A judicial coup in Thailand

May 12, 2014

Late last year, Thailand's capital of Bangkok was rocked by unrest as protesters against the government of Prime Minister Yingluck Shinawatra clashed with police.

The demonstrations, led by Suthep Thaugsuban, a high-ranking member of Thailand's pro-military Democrat Party, continued into February--even after the prime minister dissolved parliament and called elections for early February in an attempt to defuse the crisis. Using populist rhetoric and complaints of corruption to mask anti-democratic policies, those behind the protests targeted Yingluck and the Puea Thai Party--which is associated with Thailand's pro-democracy "Red Shirt" movement.

The Democrat Party, which has not won an election in more than two decades, boycotted the elections, and protesters used violence to block hundreds of thousands of voters from going to the polls.

On May 7, the country's Constitutional Court ruled that Shinawatra should be removed from office because the prime minister abused her power when she gave the job of a government official to a relative in 2011. She has now been replaced by an acting prime minister--one of her former deputies. A national election has now been scheduled for July 20, and it seems likely that the conflict between supporters of the Democrat Party and Puea Thai will erupt again.

Giles Ji Ungpakorn is a Thai dissident who lives in exile. Faced with charges of the supposed crime of "lese majesty"--essentially, not being loyal to Thailand's head of state--he fled the country in 2009. Here, he comments on the removal of Yingluck Shinawatra from office and the prospects for democracy in Thailand.

THE UNELECTED, anti-democratic and illegitimate Constitutional Court has staged a coup d'état, overthrowing Prime Minister Yingluck Shinawatra on a mere technicality. They claim that the elected prime minister did not have the right to move a government official.

But make no mistake, this is a gigantic conflict between those who believe in the democratic process and modernity, and those who believe in turning the clock back to the dark days when the majority of the population was ignored and insulted.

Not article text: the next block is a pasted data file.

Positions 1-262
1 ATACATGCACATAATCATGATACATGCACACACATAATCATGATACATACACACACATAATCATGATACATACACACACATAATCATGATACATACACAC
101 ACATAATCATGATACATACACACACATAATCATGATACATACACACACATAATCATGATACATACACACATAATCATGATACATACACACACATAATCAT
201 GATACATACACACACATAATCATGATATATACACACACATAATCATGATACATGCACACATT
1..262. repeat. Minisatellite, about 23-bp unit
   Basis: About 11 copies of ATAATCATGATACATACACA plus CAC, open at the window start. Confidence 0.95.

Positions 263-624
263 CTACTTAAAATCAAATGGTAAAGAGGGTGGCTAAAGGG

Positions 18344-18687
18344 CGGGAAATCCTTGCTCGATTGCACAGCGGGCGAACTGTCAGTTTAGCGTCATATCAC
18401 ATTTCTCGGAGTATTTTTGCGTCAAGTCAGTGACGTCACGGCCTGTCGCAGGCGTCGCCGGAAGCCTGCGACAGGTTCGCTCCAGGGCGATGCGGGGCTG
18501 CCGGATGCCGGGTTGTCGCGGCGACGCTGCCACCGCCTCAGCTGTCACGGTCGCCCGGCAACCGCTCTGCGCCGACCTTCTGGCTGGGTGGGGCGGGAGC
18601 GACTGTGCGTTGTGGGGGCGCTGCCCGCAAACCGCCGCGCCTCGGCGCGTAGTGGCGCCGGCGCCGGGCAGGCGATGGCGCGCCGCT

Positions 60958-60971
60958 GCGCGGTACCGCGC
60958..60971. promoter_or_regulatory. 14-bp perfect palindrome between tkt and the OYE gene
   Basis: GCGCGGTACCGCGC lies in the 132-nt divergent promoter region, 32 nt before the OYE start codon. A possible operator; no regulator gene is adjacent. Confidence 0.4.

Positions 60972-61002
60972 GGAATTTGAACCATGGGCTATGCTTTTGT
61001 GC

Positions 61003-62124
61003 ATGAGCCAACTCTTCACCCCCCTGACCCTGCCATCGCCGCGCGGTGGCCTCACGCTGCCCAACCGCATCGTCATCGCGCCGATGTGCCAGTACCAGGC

It is not merely an elite struggle. It is not about succession to the throne, and it is not primarily about the Shinawatra family. Those who make such claims dismiss the political awakening and political participation by millions of Red Shirts and their supporters.

It is a mere technicality because she is accused of "abusing her power" to appoint an in-law to the vacant position. While Yingluck has been accused of this ridiculous "wrong-doing," the military coup makers and the Democrat Party politicians who killed scores of pro-democracy demonstrators enjoy impunity.

Thai Prime Minister Yingluck Shinawatra
Thai Prime Minister Yingluck Shinawatra

The actions of this court would be laughable if they were not so serious. The court has previously ruled against the right of an elected parliament to amend the military constitution so that all senators would be elected. It also ruled that the government cannot build a much-needed high-speed rail link. In that case, the old fogies stated that "it would be better to build roads." Apparently, they have illusions that they are experts in all matters and have the right to run the country, instead of the government.

This coup d'état is basically in support of the anti-democrat mobs, led by Suthep Thaugsuban, which have brought chaos and violence to the streets of Bangkok. These mobs have also enjoyed impunity. It is merely the latest in a long line of military or judicial coups since September 2006, which have sought to reduce the democratic space and disenfranchise the majority of the population. Each time they have overthrown an elected government, subsequent elections have shown that the majority of the population continue to support such a government.

The caretaker government that survives for the time being is made up of ministers who were not dismissed along with Yingluck. But it will be weaker, and other sections of the anti-democratic order will try to remove them as well. Their aim is to change the rules before a new election in order to further destroy the democratic space.

The Constitutional Court is part of the conservative elite alliance. This alliance is made up of the military, the top bureaucrats, the courts, the anti-Democrat Party, the middle classes and the non-governmental organizations (NGOs). These are the guilty people who have promoted the destruction of democracy.

Since the end of last year, violent right-wing anti-democratic mobs have openly used violence, including the use of firearms, to wreck the February elections. At the same time middle-class academics and NGO leaders have joined a disgusting chorus of hypocritical calls for an appointed prime minister and measures to restrict the democratic franchise in the name of "peace."

Yingluck's Puea Thai Party cannot be trusted to lead a fight for democracy against these continuing threats. Any defense of democracy must come from the Red Shirt movement. But what is needed is new leadership which is independent of Puea Thai and more closely allied to the organized working class.

First published at Red Thai Socialist.

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